Leaders of Virginia Military Institute said Tuesday that the school will keep its Confederate statues and consider adding more historical context in the aftermath of last month’s violent white nationalist rally in Charlottesville.
At a VMI board of visitors meeting Tuesday, VMI Superintendent J.H. Binford Peay III defended the school’s traditions while declaring that “there’s no place for discrimination” at the state-supported military college. The school, founded in Lexington before the outbreak of the Civil War, has continually evolved since it was racially integrated in 1968, Peay said.
Other vestiges of the school’s Confederate ties — such as battle flags, the playing of “Dixie” and cadet salutes to a statue of Confederate Gen. Stonewall Jackson — already have been phased out, the superintendent said.
“We are a different school,” Peay told the board. “And we build on the strengths of our traditions, the right traditions, the right statues, the right ... ceremonies that we have to make our graduates stronger and better for a nation that needs to move to the future and advance in a right way. That’s my thinking, ladies and gentlemen. And I don’t think I’m being politically correct.”
Several Virginia localities, including Richmond, have sped up conversations about removing Confederate statues after the Aug. 12 rally in Charlottesville, where one anti-racism protester died as a coalition of white nationalist groups tried to hold a rally in support of a statue of Confederate Gen. Robert E. Lee.
The state’s top Democrats, including Gov. Terry McAuliffe, called for moving Confederate statues to museums, saying they have grown too divisive as symbols meant to venerate the Lost Cause.
McAuliffe also has said cities and counties should have the authority to decide what to do with their own monuments, though that power may be sharply limited by a state law designed to protect war memorials.
The statues at history-steeped VMI stood apart as a unique situation where the decision on taking down statues was up to a college’s governing board, not state or local elected officials. Like other higher education boards, VMI’s board is appointed by the governor.
VMI board of visitors President John William Boland said he and other board members “wholeheartedly agree” with the superintendent. Boland suggested adding a plaque to honor VMI cadets who fought on the Union side during the Civil War.
In a joint statement, Peay and Boland said the VMI board “endorses continuing to acknowledge all those who are part of the history of the institute.”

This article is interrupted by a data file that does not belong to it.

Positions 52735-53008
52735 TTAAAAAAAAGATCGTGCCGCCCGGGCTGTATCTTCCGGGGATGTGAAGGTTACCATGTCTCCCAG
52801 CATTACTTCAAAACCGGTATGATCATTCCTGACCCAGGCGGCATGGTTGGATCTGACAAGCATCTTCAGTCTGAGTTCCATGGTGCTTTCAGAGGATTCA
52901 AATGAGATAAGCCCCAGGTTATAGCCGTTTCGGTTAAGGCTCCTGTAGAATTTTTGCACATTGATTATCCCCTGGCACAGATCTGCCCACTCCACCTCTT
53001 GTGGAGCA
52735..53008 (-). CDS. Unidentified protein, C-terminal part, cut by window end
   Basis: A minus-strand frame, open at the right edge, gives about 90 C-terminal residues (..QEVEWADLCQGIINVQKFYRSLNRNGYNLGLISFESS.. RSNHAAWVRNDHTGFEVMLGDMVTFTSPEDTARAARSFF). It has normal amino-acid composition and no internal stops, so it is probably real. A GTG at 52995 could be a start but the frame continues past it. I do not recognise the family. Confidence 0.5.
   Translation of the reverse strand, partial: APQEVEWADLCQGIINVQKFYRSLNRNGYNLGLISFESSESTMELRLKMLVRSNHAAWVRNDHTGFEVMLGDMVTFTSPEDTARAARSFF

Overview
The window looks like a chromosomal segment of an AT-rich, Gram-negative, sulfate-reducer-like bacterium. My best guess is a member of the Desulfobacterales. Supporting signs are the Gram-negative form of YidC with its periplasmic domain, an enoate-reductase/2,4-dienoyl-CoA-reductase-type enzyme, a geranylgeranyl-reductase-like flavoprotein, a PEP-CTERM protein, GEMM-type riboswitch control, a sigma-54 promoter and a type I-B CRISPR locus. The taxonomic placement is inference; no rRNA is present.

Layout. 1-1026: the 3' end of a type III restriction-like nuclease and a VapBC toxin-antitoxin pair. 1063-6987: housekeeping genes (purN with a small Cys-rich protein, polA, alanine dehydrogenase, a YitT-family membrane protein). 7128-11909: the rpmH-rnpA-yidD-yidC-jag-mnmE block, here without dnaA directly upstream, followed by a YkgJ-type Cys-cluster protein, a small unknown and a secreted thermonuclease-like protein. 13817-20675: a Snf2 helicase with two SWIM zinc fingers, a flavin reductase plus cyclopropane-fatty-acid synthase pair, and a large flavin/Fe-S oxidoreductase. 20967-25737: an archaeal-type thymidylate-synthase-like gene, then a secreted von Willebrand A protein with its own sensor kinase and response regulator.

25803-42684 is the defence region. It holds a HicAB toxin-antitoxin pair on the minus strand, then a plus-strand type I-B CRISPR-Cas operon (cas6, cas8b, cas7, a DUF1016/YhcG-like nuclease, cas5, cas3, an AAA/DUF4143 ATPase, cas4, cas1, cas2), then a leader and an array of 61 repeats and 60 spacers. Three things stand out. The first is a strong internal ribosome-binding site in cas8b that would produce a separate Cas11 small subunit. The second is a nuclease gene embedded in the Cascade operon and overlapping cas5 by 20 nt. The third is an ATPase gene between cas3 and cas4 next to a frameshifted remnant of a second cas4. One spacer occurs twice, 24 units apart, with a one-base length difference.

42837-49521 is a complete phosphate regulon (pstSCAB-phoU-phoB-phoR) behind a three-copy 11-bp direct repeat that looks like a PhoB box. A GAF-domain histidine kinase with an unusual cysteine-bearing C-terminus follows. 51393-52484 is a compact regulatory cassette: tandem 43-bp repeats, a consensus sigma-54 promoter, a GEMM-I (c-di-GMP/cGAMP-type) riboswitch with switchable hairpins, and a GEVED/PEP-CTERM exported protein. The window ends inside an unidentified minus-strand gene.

“We choose not to honor their weaknesses, but to recognize their strengths,” the statement said.
The events in Charlottesville pushed the debate over Confederate statues to the forefront of Virginia’s gubernatorial election. Republican Ed Gillespie, a political consultant and former chairman of the Republican National Committee, has said he thinks that statues should remain and be placed in historical context while stressing that monument decisions should be made locally. Lt. Gov. Ralph S. Northam, the Democratic nominee and a VMI graduate, has said he supports removing Confederate statues from prominent public places.
Tuesday’s announcement by VMI put Northam at odds with the alma mater he routinely references on the campaign trail. In a statement, Northam gave no indication he would press the issue at VMI if elected governor.
“As I have said before, I believe local communities, including the VMI community, need to make these decisions for themselves,” Northam said. “While I personally think that these statues belong in a museum with appropriate historical context, I respect the decision of the institute.”
The Gillespie campaign and other Republicans reacted to the VMI news by pointing to Northam’s previous pledge to do “everything” in his authority to remove statues at the state level.
“The decision by VMI’s board of visitors is consistent with Ed’s view that we should add historic context to monuments,” Gillespie spokesman David Abrams said. “Lieutenant Governor Northam has said he will do ‘all he can’ to remove statues at the state level, which clearly means that he would appoint board members who would reverse today’s decision.”
In addition to the statue of Jackson, who served as a VMI professor before the Civil War, the institute’s “Virginia Mourning Her Dead” statue honors the young VMI cadets who fought and died for the Confederacy at the Battle of New Market, six of whom are buried at the foot of the monument. Both statues are the work of Moses Ezekiel, a Richmond native who became VMI’s first Jewish cadet and fought at New Market.
Peay, a retired U.S. Army general who served two tours in Vietnam, said the institute is “not a place for bigotry,” because “we do not put up with that here at VMI.”
“I think our young ladies feel they’re safe here. I think our African-American kids generally feel that they’re treated fairly here,” Peay said. “We have black regimental commanders at VMI. We’ve had black Honor Court presidents selected by their peers. We just had a female African-American young lady selected to the Honor Court by her peers this year.”
Asked by a board member whether the institute has received feedback from the VMI community on the statue issue, Peay said “almost all” of the comments he received came from people “worried that we will be politically correct and change something in our history that we should not change.”
“Sometimes the best leaders don’t make decisions in times of emotions,” Peay said. “And these are raw emotions in the commonwealth right now. And steady, boy, steady ... could be the better approach.”